Life & Culture

The Indie Pop Star Fighting the Stigma Around Mental Health

As his new album Revelations is released, Another Man meets Shamir, the Las Vegas musician demonstrating a fearless honesty about his mental health struggles

  • TextJamie Milton

Shamir Bailey first came to our attention as a disco-stamped, dancefloor-glued sensation. But he didn’t want it to be that way. The Las Vegas musician, who is just out of his teens, started out by playing the occasional open mic night at a local crepe café and was rarely seen without a guitar – save for a one-off punk project where he played the drum machine with his toes. This all changed with the release of 2014 EP Northtown and 2015 debut album Ratchet, a fun, accomplished hybrid of old school disco and LCD Soundsystem, minus the cowbell. But this wasn’t the real Shamir and it wasn’t something he could live with.

Speaking just after midday from his home in Vegas – “I very rarely wake up before noon,” he admits – he’s very open about how the glitzy worlds of disco and electronic music felt uncomfortable to him from the start. His former manager, Nick Sylvester, helped produce the majority of songs on Ratchet but working with anyone else was an ordeal. “I don’t use a computer to record. I don’t even own a computer,” he laughs, looking back. Shamir is always softly-spoken. His high-pitched voice sounds like it never broke. In fact at school, a choir teacher once told him they thought he was faking the way he sang. Sometimes it wavers and shakes in conversation.

After Ratchet, Shamir soon found himself alienated by disco, a genre he barely knew. His label XL Recordings saw differently, encouraging a follow-up record of the same style. He also felt uncomfortable being portrayed as a “queer artist”, as if that was some kind of novelty. He’s never not been open with fans (scrolling through his Twitter, it sometimes looks like you’ve stumbled on someone’s DMs) and yet he didn’t want his sexuality to become a bigger talking point than the music itself. “It was really frustrating a lot of times, I wanted to talk about the music and people wanted to talk about my identity and my sexuality and make me the face of genderqueer people, because at the time there wasn't nearly as much exposure for non-binary and trans artists,” he told i-D October.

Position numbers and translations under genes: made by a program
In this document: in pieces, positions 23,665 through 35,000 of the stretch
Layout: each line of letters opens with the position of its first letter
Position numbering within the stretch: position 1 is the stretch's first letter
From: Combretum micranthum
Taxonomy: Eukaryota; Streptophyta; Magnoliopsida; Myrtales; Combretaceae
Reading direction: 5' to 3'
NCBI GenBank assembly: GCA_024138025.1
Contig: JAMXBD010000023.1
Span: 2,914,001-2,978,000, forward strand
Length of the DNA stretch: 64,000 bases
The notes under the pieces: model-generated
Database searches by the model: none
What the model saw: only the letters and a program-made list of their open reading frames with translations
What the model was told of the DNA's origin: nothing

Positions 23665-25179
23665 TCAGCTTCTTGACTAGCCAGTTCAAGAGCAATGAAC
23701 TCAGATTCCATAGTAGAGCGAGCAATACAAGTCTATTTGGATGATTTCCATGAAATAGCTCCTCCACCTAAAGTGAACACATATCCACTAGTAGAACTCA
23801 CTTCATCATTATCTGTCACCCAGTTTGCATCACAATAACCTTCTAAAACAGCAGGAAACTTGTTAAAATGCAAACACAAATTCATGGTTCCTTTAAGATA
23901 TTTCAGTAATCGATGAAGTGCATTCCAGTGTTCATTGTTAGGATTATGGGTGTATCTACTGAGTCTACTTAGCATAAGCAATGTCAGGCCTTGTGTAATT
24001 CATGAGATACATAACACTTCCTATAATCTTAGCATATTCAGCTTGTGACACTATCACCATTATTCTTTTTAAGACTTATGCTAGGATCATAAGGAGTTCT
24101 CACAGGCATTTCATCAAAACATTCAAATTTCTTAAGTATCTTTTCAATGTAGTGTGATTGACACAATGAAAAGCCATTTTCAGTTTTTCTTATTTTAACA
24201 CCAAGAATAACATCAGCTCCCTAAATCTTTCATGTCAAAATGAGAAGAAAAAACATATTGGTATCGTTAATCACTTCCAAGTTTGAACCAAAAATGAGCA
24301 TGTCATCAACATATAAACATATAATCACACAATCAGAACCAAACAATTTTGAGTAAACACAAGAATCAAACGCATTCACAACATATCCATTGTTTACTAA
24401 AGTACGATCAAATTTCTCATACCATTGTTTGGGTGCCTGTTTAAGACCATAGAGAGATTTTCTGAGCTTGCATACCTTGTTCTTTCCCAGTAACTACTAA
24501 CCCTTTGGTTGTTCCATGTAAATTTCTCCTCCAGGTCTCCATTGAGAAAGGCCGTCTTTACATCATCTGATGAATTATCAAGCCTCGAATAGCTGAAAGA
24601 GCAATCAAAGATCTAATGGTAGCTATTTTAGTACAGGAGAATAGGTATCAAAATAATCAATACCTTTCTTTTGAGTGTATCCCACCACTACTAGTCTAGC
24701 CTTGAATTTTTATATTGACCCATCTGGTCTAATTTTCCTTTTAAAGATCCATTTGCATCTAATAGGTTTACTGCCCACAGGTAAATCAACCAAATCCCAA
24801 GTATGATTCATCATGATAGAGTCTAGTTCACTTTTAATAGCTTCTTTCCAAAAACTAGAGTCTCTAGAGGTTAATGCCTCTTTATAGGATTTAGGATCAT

Two rollercoaster weeks in April shaped the rest of his year and arguably his career. He was dropped by XL and, over the course of the next two days, made an entire album – appropriately titled Hope. This album is the real Shamir. It’s a brutally raw, often difficult listen which drew a positive response, not least for its bravery. But within a week of Hope’s release, he found himself hospitalised after a psychotic episode. He was diagnosed with bipolar disorder and returned home to Vegas to the care of his family. Short of anything to do, and with a strange sense of closure in receiving his diagnosis, Shamir pressed on and made what would become Revelations, which is out today. “Through boredom and coping, these songs came out,” he says. “Whether it was going to be released or not, it was gonna be made. Music is a form of therapy for me,” he says.

His openness in discussing mental health is refreshing. He says being honest about his situation is a way of “dealing with it.” Despite countless musicians breaking a stigma around the subject, it remains difficult to talk about – something that Shamir is proactive about changing. Each sale of Revelations will see a dollar donated to the MHAPA (Mental Health Association in Pennsylvania). “I just want to bring awareness and help when it comes to mental health. Especially during these times, with everything that’s going on in the world – it’s very damaging and hard on people.”

In truth, Shamir has never struggled to be open. Even when fronting a disco project, he put his feelings centre stage. “Everyone has similar problems,” he says. “As long as I’m really honest, it’s gonna be relatable. My more personal songs address things that I know other people go through but might not be reflected in art or pop culture.” The difference now is that he finally has a platform where he can be himself.

Revelations is out today.